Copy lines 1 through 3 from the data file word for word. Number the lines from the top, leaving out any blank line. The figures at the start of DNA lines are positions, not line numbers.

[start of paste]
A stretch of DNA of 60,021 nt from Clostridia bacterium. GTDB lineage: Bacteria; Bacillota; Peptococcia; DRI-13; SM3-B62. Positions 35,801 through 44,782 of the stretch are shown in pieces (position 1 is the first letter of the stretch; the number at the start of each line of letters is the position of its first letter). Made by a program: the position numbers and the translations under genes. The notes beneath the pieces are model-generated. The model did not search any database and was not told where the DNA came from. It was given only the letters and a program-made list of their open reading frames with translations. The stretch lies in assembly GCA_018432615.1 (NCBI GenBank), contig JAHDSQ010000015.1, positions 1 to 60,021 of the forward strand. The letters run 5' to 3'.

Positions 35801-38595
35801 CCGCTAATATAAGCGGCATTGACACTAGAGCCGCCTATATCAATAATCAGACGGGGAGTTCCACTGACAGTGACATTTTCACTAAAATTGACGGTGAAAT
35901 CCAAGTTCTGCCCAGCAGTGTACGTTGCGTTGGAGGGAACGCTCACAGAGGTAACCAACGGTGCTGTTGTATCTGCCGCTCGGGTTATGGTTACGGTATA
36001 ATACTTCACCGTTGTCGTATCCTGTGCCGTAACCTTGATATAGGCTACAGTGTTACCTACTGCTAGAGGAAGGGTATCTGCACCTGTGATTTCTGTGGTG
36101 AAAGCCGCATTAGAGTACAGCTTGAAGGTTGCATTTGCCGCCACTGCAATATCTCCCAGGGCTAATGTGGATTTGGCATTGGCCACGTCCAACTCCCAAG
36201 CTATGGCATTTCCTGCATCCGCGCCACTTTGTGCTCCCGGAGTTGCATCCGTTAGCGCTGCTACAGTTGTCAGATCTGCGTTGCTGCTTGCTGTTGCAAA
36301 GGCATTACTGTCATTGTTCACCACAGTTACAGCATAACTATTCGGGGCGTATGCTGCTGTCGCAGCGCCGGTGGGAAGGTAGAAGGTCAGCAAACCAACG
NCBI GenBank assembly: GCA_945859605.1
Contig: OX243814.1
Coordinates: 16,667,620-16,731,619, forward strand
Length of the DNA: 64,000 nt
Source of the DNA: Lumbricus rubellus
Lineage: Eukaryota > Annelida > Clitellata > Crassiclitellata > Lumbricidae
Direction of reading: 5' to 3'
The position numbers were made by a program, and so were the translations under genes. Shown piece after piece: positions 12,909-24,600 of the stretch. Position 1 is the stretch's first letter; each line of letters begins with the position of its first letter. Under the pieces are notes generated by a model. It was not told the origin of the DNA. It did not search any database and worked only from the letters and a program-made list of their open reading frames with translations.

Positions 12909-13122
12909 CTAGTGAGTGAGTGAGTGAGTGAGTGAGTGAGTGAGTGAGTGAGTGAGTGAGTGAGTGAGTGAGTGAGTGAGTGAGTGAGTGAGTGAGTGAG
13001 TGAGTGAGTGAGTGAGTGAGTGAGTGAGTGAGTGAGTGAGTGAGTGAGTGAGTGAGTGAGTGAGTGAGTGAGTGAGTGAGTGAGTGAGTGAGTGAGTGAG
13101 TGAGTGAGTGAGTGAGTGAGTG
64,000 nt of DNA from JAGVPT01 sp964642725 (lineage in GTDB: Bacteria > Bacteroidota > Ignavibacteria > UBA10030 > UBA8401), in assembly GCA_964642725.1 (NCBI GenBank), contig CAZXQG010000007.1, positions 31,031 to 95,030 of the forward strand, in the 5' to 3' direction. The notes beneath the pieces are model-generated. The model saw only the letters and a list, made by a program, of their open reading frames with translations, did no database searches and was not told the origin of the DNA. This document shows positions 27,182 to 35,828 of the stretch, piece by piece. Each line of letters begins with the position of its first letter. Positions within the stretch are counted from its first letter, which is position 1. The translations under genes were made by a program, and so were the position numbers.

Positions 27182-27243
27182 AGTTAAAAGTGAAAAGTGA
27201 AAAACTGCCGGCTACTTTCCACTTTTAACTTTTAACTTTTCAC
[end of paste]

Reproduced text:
A stretch of DNA of 60,021 nt from Clostridia bacterium. GTDB lineage: Bacteria; Bacillota; Peptococcia; DRI-13; SM3-B62. Positions 35,801 through 44,782 of the stretch are shown in pieces (position 1 is the first letter of the stretch; the number at the start of each line of letters is the position of its first letter). Made by a program: the position numbers and the translations under genes. The notes beneath the pieces are model-generated. The model did not search any database and was not told where the DNA came from. It was given only the letters and a program-made list of their open reading frames with translations. The stretch lies in assembly GCA_018432615.1 (NCBI GenBank), contig JAHDSQ010000015.1, positions 1 to 60,021 of the forward strand. The letters run 5' to 3'.

Positions 35801-38595
35801 CCGCTAATATAAGCGGCATTGACACTAGAGCCGCCTATATCAATAATCAGACGGGGAGTTCCACTGACAGTGACATTTTCACTAAAATTGACGGTGAAAT